Created by Linden Lab, Second Life is one of several virtual online communities and has millions of users. In Second Life, activities are conducted on islands. The UT System has 51 and UTHealth has four.
“Second Life was selected by the UT System over other options because of its extensive capabilities and its relative longevity,” said William Weems, Ph.D., assistant vice president for academic technology at UTHealth. “Initially created in June of 2003, it has evolved to integrate numerous, aspects of computer gaming, social networking and an infrastructure of tools, policies and procedures, which allow faculty and students to create and experience 3D simulated environments that greatly motivate and enhance learning. Clearly, such systems provide learning opportunities, which otherwise are impossible to offer because of cost, time and distance constraints.”
At UTHealth, distance learning initially involved the simultaneous broadcast of lectures to students at multiple campuses. Later, the lectures were recorded so students could watch or listen at their convenience. Another twist involved the introduction of web-based courses, which contain a series of tasks that students must complete during the semester.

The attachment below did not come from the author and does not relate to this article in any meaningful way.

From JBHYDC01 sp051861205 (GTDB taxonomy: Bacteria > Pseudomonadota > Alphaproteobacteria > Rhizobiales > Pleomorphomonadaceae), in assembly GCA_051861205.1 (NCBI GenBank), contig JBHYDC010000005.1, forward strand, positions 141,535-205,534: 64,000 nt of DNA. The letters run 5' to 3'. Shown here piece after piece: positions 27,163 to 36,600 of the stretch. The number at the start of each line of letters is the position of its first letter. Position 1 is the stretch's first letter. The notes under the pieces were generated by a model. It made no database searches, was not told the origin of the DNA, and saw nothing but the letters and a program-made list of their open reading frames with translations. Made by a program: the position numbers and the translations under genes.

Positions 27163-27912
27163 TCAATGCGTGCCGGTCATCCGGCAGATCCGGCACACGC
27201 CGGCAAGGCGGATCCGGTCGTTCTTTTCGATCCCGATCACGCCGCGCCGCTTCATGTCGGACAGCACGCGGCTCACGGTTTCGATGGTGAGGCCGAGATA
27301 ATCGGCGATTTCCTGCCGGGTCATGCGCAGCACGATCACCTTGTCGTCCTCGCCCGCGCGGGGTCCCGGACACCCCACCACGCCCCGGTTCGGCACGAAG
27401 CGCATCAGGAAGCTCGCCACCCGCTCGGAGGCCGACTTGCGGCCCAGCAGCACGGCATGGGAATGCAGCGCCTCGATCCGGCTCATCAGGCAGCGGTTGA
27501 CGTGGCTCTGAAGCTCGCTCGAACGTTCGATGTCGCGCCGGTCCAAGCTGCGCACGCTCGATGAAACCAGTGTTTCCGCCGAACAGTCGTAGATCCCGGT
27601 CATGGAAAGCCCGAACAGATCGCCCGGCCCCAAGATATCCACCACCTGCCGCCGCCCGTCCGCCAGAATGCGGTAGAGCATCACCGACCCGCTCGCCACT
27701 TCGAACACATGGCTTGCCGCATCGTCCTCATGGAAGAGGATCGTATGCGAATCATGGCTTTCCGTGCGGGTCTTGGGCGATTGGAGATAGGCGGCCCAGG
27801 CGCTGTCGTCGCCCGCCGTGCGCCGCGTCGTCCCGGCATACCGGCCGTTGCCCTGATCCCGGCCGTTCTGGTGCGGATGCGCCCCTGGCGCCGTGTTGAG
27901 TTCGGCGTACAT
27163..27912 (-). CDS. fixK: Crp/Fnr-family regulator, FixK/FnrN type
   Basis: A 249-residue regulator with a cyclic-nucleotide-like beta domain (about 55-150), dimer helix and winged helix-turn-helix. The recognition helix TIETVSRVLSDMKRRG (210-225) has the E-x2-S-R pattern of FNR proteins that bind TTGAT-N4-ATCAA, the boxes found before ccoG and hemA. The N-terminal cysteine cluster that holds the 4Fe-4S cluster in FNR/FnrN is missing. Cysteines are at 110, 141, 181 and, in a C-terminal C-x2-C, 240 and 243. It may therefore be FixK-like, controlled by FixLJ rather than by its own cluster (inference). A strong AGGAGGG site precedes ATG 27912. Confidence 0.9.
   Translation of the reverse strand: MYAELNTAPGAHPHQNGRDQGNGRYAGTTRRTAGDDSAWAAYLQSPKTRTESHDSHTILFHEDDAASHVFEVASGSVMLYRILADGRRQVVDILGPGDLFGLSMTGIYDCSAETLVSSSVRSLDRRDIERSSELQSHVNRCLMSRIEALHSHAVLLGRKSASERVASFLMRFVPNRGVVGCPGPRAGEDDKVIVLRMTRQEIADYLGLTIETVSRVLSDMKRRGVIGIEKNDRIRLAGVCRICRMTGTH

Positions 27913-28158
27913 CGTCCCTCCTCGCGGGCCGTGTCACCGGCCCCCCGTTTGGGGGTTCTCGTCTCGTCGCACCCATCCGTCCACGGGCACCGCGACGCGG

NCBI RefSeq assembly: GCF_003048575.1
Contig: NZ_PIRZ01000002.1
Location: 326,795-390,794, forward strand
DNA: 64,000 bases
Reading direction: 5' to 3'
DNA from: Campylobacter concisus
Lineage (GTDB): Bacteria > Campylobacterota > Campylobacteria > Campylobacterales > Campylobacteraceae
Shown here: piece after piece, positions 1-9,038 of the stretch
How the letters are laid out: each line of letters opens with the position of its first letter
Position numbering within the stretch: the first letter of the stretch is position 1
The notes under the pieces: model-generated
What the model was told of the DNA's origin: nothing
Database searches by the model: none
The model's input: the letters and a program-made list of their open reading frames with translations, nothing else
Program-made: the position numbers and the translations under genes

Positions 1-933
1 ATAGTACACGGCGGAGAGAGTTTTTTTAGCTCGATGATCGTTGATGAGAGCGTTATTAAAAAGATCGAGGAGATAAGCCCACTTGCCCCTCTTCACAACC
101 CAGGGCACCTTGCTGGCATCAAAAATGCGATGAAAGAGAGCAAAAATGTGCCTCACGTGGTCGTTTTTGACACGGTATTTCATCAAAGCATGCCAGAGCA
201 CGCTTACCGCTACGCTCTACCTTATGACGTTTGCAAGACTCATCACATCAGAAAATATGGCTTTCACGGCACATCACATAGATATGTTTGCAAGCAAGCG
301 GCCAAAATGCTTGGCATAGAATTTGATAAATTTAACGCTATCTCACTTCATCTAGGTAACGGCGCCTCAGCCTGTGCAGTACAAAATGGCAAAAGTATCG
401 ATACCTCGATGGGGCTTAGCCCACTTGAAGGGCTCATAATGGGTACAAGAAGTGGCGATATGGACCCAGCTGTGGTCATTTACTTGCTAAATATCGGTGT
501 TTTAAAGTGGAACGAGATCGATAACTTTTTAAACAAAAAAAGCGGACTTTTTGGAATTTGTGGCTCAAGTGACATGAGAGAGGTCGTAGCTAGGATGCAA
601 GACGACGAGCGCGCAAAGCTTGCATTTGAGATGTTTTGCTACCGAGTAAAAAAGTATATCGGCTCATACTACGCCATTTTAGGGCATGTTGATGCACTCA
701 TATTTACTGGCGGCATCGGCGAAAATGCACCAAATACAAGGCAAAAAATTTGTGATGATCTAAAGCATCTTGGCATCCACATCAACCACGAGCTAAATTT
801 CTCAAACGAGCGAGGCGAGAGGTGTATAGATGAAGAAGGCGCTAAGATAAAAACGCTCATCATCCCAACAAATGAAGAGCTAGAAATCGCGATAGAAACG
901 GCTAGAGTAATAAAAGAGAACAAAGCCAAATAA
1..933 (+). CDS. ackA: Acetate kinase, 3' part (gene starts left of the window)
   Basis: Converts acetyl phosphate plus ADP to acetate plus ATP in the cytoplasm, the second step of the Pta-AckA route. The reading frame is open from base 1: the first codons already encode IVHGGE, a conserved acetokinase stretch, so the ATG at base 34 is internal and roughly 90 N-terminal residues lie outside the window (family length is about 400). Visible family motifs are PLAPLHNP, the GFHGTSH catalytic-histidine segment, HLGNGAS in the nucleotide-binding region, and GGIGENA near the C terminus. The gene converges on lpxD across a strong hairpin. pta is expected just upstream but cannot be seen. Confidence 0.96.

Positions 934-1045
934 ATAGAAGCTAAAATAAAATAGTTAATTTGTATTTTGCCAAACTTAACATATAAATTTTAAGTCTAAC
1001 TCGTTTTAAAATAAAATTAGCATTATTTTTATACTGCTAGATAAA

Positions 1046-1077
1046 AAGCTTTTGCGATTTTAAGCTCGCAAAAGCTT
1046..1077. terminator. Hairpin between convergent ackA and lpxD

“Second Life is a very important advance in distance education. It is a complex, immersive environment,” said Jack Smith, M.D., Ph.D., dean of the UTHealth School of Biomedical Informatics. “Like a good movie or video game, you are engaged.”
He added that Second Life provides high-fidelity simulations and is compatible with many computer systems.
Some of the other Second Life projects underway at UTHealth include:
Virtual class chats – Once a week, students in the Foundation of Health Informatics Science I class of Jorge R. Herskovic, M.D., Ph.D., assistant professor at the UTHealth School of Biomedical Informatics, have a virtual chat. Herskovic said students seem to prefer the avatars to the traditional text-based chat rooms. “There is something about seeing other people-like objects,” he said.